IDEAS home Printed from https://ideas.repec.org/p/lie/opaper/27.html
   My bibliography  Save this paper

Reordering international trade: what will it cost?

Author

Listed:
  • Rasa Stasiukynaite

    () (Bank of Lithuania)

Abstract

This paper overviews early research which has gone into the possible effects of the recent tensions in international trade. We have witnessed the increase and the promises of future increase in tariffs, in the case of the new trade policy of the US, and the promises of the future increase in the non-tariff barriers (possibly even tariffs) in the UK’s decision to leave the EU. The focus in the research is mostly on trade policy and on the results, insights, and conclusions, while the discussion on the econometric specification or estimation of the models is out of scope.

Suggested Citation

  • Rasa Stasiukynaite, 2019. "Reordering international trade: what will it cost?," Bank of Lithuania Occasional Paper Series 27, Bank of Lithuania.
  • Handle: RePEc:lie:opaper:27
    as

    Download full text from publisher

    File URL: https://www.lb.lt/uploads/publications/docs/23200_2ae4644e128ace9e5248f2dd9923c6c4.pdf
    File Function: Full text
    Download Restriction: no

    References listed on IDEAS

    as
    1. Raju Huidrom & Nemanja Jovanovic & Carlos Mulas-Granados & Laura Papi & Faezeh Raei & Emil Stavrev & Philippe Wingender, 2019. "Trade Tensions, Global Value Chains, and Spillovers; Insights for Europe," IMF Departmental Papers / Policy Papers 19/10, International Monetary Fund.
    2. Harald Oberhofer & Michael Pfaffermayr, 2017. "Estimating the Trade and Welfare Effects of Brexit: A Panel Data Structural Gravity Model," CESifo Working Paper Series 6828, CESifo.
    3. Wen Chen & Bart Los & Philip McCann & Raquel Ortega‐Argilés & Mark Thissen & Frank van Oort, 2018. "The continental divide? Economic exposure to Brexit in regions and countries on both sides of The Channel," Papers in Regional Science, Wiley Blackwell, vol. 97(1), pages 25-54, March.
    4. Ralph Ossa, 2014. "Trade Wars and Trade Talks with Data," American Economic Review, American Economic Association, vol. 104(12), pages 4104-4146, December.
    5. Bekkers, Eddy & Teh, Robert, 2019. "Potential economic effects of a global trade conflict: Projecting the medium-run effects with the WTO global trade model," WTO Staff Working Papers ERSD-2019-04, World Trade Organization (WTO), Economic Research and Statistics Division.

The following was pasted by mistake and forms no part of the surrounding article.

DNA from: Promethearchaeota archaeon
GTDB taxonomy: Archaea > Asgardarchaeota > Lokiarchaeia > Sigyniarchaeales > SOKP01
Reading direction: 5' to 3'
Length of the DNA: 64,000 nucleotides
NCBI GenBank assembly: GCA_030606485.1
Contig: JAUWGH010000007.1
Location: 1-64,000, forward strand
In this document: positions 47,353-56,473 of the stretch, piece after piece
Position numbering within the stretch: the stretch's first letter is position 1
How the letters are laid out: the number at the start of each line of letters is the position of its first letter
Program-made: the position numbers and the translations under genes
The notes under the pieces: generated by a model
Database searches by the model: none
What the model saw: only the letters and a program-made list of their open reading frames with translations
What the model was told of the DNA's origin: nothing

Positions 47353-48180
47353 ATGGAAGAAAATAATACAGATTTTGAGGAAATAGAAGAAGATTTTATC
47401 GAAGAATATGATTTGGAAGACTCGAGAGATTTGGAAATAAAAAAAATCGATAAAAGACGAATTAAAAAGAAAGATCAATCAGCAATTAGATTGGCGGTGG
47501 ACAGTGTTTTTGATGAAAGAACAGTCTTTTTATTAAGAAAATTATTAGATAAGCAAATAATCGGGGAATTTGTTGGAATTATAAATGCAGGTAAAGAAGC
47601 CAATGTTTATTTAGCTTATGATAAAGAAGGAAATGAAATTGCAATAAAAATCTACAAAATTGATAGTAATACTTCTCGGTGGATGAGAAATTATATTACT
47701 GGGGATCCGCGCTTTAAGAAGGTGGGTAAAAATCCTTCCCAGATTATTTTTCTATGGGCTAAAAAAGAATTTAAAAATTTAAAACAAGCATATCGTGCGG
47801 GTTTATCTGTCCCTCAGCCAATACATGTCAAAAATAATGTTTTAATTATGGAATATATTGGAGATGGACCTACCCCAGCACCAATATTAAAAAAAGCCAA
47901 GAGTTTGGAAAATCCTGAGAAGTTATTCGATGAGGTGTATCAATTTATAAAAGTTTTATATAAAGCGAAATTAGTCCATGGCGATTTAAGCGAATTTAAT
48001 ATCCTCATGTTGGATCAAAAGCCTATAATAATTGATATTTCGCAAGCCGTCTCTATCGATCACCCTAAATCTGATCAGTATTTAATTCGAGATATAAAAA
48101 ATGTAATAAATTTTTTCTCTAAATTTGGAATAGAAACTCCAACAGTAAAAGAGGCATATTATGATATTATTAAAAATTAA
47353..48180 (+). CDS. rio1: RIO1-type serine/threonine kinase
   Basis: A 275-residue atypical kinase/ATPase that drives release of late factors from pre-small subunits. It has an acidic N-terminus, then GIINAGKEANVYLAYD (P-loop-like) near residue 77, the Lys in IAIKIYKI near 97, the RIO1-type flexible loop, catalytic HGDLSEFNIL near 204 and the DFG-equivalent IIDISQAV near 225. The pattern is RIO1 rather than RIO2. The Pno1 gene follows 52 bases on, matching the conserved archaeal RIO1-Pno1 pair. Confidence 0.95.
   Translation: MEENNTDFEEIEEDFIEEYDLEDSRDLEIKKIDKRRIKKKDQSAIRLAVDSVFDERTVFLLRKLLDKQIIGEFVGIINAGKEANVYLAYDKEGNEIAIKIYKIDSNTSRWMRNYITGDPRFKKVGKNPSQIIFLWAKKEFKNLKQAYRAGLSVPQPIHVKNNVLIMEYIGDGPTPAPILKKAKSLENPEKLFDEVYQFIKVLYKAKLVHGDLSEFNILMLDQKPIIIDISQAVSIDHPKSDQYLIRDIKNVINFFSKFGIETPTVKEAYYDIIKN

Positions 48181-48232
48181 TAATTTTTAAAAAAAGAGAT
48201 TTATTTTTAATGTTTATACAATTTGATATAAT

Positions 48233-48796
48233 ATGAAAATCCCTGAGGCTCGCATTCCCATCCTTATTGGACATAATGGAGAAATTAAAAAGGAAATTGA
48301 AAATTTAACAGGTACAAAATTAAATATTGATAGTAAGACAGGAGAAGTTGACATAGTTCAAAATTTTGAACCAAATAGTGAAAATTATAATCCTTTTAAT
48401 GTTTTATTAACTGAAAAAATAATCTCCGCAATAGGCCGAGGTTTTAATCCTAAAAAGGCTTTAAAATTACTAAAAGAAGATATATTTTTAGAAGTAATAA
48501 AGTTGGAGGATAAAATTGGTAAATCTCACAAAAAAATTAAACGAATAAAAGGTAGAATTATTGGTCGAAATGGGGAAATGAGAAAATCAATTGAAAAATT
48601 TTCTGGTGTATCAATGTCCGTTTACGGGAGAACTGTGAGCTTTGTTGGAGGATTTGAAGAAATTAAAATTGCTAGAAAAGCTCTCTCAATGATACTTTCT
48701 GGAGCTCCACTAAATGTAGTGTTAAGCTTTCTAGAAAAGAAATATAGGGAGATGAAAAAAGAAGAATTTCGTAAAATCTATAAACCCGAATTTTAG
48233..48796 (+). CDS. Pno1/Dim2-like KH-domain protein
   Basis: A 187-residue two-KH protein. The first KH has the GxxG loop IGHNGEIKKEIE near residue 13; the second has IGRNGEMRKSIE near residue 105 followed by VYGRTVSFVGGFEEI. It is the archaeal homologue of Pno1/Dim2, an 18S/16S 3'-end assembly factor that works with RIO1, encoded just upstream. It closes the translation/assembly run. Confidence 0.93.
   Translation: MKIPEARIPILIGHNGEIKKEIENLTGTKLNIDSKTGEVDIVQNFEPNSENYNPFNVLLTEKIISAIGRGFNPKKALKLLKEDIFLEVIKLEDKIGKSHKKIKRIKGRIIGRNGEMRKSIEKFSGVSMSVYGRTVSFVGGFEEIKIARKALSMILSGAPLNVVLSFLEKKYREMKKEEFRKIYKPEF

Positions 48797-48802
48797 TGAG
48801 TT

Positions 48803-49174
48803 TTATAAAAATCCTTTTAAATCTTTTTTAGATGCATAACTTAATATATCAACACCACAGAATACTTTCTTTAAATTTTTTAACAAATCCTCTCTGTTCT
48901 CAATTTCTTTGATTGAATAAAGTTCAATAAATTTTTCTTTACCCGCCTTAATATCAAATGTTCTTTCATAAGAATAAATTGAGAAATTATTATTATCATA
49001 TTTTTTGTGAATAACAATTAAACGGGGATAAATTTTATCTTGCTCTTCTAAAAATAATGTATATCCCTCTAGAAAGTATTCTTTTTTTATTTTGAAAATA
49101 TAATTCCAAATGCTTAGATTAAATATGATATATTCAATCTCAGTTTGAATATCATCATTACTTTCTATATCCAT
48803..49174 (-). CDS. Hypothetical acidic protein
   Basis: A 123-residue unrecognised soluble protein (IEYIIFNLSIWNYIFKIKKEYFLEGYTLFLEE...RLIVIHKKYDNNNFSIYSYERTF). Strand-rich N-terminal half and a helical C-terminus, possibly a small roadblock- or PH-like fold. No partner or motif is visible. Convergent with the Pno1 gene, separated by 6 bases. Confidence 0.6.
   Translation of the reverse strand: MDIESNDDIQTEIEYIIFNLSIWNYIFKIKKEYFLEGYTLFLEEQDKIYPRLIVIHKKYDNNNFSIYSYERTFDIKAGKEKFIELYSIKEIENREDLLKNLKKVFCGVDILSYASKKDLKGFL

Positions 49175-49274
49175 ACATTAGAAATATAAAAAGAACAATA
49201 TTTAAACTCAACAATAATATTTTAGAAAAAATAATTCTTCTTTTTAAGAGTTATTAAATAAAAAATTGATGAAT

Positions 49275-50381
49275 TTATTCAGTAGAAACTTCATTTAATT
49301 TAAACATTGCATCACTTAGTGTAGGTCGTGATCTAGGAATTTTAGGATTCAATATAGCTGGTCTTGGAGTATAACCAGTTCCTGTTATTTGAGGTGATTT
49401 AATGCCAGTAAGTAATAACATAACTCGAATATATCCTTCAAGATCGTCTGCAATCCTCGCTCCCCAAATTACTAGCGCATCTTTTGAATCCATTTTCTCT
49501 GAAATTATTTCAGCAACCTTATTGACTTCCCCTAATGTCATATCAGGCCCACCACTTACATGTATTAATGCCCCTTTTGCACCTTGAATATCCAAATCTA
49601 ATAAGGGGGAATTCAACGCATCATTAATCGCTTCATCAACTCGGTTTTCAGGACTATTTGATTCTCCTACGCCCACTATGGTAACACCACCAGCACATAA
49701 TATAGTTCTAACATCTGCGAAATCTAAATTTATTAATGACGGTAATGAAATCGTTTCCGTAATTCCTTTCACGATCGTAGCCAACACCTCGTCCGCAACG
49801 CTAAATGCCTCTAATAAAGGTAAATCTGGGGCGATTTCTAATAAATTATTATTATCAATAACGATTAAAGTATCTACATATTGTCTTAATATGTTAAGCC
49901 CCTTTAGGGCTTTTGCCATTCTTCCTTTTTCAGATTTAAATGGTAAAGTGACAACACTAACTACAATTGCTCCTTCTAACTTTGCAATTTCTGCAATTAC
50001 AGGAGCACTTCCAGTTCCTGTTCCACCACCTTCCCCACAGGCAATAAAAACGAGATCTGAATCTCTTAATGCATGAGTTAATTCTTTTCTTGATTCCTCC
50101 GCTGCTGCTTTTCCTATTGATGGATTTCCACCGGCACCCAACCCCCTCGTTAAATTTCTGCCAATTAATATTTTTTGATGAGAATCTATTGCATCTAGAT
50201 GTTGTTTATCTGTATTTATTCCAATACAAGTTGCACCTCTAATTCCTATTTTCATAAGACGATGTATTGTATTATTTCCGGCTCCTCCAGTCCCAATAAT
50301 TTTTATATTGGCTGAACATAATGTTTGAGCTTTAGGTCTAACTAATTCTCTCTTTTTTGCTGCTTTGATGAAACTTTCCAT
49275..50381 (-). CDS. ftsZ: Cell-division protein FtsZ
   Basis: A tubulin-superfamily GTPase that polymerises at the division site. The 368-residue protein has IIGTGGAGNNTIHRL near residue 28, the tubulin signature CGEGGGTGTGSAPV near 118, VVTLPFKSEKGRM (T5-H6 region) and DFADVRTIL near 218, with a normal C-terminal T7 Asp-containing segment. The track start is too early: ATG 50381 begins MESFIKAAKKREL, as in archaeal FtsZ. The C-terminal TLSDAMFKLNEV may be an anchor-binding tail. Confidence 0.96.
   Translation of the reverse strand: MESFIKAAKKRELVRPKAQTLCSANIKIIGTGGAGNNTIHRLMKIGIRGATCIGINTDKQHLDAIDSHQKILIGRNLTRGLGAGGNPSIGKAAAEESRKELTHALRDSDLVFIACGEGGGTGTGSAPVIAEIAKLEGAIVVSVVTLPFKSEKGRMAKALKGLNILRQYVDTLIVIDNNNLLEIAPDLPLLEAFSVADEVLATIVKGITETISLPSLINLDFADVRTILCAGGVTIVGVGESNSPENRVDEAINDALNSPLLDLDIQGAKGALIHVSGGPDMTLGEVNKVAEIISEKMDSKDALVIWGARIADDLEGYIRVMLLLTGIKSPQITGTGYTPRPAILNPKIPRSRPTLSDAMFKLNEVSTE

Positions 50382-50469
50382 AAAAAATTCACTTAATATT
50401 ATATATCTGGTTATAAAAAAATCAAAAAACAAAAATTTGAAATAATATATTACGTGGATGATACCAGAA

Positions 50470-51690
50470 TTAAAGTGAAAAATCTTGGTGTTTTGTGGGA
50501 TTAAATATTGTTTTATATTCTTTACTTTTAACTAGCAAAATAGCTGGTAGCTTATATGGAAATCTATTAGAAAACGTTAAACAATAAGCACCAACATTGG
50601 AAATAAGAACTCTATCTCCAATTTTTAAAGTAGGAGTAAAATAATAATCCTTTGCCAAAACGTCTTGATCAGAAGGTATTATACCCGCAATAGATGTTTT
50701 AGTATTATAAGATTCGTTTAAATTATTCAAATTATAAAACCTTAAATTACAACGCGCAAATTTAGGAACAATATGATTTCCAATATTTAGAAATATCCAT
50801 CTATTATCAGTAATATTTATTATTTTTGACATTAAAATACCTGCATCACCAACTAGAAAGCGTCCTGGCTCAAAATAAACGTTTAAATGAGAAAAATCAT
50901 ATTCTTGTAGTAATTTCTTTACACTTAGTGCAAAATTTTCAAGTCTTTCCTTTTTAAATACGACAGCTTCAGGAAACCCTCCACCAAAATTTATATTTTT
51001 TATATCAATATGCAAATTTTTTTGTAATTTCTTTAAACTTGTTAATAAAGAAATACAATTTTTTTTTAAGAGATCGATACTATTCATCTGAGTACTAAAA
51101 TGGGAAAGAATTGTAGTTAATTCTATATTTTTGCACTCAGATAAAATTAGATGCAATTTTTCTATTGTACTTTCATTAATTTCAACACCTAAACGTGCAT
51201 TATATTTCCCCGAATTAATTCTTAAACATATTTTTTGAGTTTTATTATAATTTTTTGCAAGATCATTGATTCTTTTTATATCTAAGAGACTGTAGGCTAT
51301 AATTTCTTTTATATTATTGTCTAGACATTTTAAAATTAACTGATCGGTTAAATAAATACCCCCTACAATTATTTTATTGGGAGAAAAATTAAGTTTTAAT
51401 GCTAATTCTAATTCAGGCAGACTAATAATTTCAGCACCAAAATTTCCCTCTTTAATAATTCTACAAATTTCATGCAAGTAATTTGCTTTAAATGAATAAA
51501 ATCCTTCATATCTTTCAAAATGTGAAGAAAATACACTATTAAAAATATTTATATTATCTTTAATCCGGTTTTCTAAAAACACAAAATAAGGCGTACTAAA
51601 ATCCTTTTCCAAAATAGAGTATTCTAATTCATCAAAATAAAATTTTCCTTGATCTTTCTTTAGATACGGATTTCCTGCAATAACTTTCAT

6. Alessandro Barattieri & Matteo Cacciatore & Fabio Ghironi, 2018. "Protectionism and the Business Cycle," NBER Working Papers 24353, National Bureau of Economic Research, Inc.
    7. Sébastien Jean & Philippe Martin & André Sapir, 2018. "International trade under attack- what strategy for Europe?," Policy Contributions 27078, Bruegel.
    8. Mark N. Harris & László Kónya & László Mátyás, 2012. "Some Stylized Facts about International Trade Flows," Review of International Economics, Wiley Blackwell, vol. 20(4), pages 781-792, September.
    Full references (including those not matched with items on IDEAS)

    More about this item

    Keywords

    international trade; tariffs; gains from trade; protectionism; trade policy; Brexit;

    NEP fields

    This paper has been announced in the following NEP Reports:

    Statistics

    Access and download statistics

    Corrections

    All material on this site has been provided by the respective publishers and authors. You can help correct errors and omissions. When requesting a correction, please mention this item's handle: RePEc:lie:opaper:27. See general information about how to correct material in RePEc.

    For technical questions regarding this item, or to correct its authors, title, abstract, bibliographic or download information, contact: (Povilas Lastauskas). General contact details of provider: http://edirc.repec.org/data/lbanklt.html .

    If you have authored this item and are not yet registered with RePEc, we encourage you to do it here. This allows to link your profile to this item. It also allows you to accept potential citations to this item that we are uncertain about.

    If CitEc recognized a reference but did not link an item in RePEc to it, you can help with this form .

    If you know of missing items citing this one, you can help us creating those links by adding the relevant references in the same way as above, for each refering item. If you are a registered author of this item, you may also want to check the "citations" tab in your RePEc Author Service profile, as there may be some citations waiting for confirmation.

    Please note that corrections may take a couple of weeks to filter through the various RePEc services.

    IDEAS is a RePEc service hosted by the Research Division of the Federal Reserve Bank of St. Louis . RePEc uses bibliographic data supplied by the respective publishers.